Before you all read this, take note that it is written in the only way I know how to, plain and simple. I won't mention any names, and I hope people realise that no offence is intended by what is written; that said, let me begin.
Starting on a slight side-note: When I first saw that Wikia had incorporated a blog feature, my initial reaction was one of "WTF!? Never gonna use that", and to be perfectly honest, I still despise the feature; that said, I do recognise the benefits the feature offers, namely, providing access to new game developments and such. Now, for all intent and purposes, this will probably be the only blog I ever, ever post, but whilst I'm doing it, I might as well make the most of it.
Now, it's no secret that I have, on more than one occasion, made edits or changes that some on this wiki do not agree with, and to be perfectly honest, I could care less if people agree with my changes or not, I'm doing them to improve the wiki; even if it means removing information or enacting changes without asking others. Sometimes this has led to arguments, other times it has, fortunately, lead to consensus; however, it has made me realise that this wiki is in need of set standards and policies, rather than an unwritten book. So what I'm going to do is write down a non-exhaustive, randomly ordered, list of what I consider to be the most important features that we, as a wiki, need to incorporate:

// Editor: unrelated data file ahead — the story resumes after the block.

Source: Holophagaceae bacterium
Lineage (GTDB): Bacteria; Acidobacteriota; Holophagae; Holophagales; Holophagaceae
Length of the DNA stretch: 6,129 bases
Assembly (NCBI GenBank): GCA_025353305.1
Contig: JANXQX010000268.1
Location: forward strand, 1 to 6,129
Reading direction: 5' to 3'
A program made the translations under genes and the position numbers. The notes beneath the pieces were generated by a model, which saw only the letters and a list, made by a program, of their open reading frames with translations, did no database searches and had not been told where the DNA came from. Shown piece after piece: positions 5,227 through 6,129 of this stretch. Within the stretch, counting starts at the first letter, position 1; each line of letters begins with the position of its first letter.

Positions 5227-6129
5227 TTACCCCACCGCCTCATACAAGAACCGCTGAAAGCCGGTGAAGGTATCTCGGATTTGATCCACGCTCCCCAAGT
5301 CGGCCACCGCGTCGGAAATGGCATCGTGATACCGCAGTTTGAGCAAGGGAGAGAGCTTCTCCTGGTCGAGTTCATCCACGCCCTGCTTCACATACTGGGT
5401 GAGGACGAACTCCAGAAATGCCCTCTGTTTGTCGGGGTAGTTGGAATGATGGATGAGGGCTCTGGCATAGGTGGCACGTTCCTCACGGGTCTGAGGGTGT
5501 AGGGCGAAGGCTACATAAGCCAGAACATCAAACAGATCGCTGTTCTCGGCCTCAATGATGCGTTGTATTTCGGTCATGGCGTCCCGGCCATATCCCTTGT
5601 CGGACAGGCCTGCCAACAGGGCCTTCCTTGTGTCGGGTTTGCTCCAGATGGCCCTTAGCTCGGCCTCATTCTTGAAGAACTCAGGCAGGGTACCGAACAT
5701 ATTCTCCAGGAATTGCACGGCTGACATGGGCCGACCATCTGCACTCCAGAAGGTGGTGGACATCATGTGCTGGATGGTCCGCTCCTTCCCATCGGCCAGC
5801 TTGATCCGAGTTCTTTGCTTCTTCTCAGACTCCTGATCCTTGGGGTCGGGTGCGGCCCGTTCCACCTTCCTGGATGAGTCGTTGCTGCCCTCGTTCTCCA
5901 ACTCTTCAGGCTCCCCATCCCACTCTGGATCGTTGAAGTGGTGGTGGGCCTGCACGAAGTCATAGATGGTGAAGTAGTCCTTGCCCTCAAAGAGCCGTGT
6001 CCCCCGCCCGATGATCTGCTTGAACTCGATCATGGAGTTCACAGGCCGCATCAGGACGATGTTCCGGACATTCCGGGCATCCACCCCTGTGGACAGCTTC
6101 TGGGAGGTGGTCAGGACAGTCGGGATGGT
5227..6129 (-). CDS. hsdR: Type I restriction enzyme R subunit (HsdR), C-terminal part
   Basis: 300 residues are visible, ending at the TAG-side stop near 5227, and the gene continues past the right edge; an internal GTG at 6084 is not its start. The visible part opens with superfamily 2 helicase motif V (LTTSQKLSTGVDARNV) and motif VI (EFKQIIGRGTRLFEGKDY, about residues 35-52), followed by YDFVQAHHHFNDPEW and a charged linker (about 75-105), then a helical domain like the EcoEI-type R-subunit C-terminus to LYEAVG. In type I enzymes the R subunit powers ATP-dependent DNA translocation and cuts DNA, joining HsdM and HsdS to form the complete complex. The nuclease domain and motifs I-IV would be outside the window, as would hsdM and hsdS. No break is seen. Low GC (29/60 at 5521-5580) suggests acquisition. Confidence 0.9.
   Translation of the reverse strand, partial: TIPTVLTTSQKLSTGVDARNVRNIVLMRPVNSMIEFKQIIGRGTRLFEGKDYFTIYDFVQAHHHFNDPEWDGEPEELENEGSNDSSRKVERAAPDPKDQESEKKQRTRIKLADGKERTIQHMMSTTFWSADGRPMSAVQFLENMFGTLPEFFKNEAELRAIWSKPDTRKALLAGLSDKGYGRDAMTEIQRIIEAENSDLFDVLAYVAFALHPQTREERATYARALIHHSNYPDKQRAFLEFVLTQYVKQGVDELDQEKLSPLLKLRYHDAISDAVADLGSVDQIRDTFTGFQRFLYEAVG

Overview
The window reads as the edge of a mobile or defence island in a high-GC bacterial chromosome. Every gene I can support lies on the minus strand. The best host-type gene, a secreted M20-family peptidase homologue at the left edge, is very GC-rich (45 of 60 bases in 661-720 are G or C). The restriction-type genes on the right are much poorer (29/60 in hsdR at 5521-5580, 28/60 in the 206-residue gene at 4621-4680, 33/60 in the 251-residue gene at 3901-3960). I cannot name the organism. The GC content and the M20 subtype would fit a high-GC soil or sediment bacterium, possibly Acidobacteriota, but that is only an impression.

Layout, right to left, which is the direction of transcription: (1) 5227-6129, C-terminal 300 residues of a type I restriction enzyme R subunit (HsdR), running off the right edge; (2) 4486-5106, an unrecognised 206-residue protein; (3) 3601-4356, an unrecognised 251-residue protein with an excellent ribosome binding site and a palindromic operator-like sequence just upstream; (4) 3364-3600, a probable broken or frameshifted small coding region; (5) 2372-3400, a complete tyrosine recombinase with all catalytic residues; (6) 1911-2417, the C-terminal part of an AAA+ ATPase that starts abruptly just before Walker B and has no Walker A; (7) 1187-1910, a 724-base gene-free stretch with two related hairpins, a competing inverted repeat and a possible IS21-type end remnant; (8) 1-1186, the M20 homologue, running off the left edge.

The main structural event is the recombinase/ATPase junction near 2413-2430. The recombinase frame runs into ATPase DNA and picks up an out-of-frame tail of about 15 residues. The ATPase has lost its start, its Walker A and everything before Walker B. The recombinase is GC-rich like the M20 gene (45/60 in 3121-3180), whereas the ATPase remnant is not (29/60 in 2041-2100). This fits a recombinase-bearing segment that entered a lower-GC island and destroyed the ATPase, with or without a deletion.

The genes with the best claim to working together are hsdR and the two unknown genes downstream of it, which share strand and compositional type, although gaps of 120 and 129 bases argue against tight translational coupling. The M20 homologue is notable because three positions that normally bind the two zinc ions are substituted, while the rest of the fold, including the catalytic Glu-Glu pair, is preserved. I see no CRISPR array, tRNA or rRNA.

Now, this has been a stickler for me since I first came to this wiki, and I am stubborn about this particular detail and it's not going to change, either. Namely, what tense are articles to be written in; past tense, or present tense. Of course, for real-world, or out-of-universe (OOU), articles such as Assassin's Creed or Assassin's Creed: The Fall, or even Patrice Désilets or Roger Craig Smith, it is only common sense that we use the term "is", as it is currently happening in the real world. Assassin's Creed is a game in the series, Roger Craig Smith is a voice actor for the game. My issue comes when people starting using the term on what I call "in-universe" (IU) articles, such as Ezio Auditore da Firenze, Lucy Stillman, Venice, Florence etc.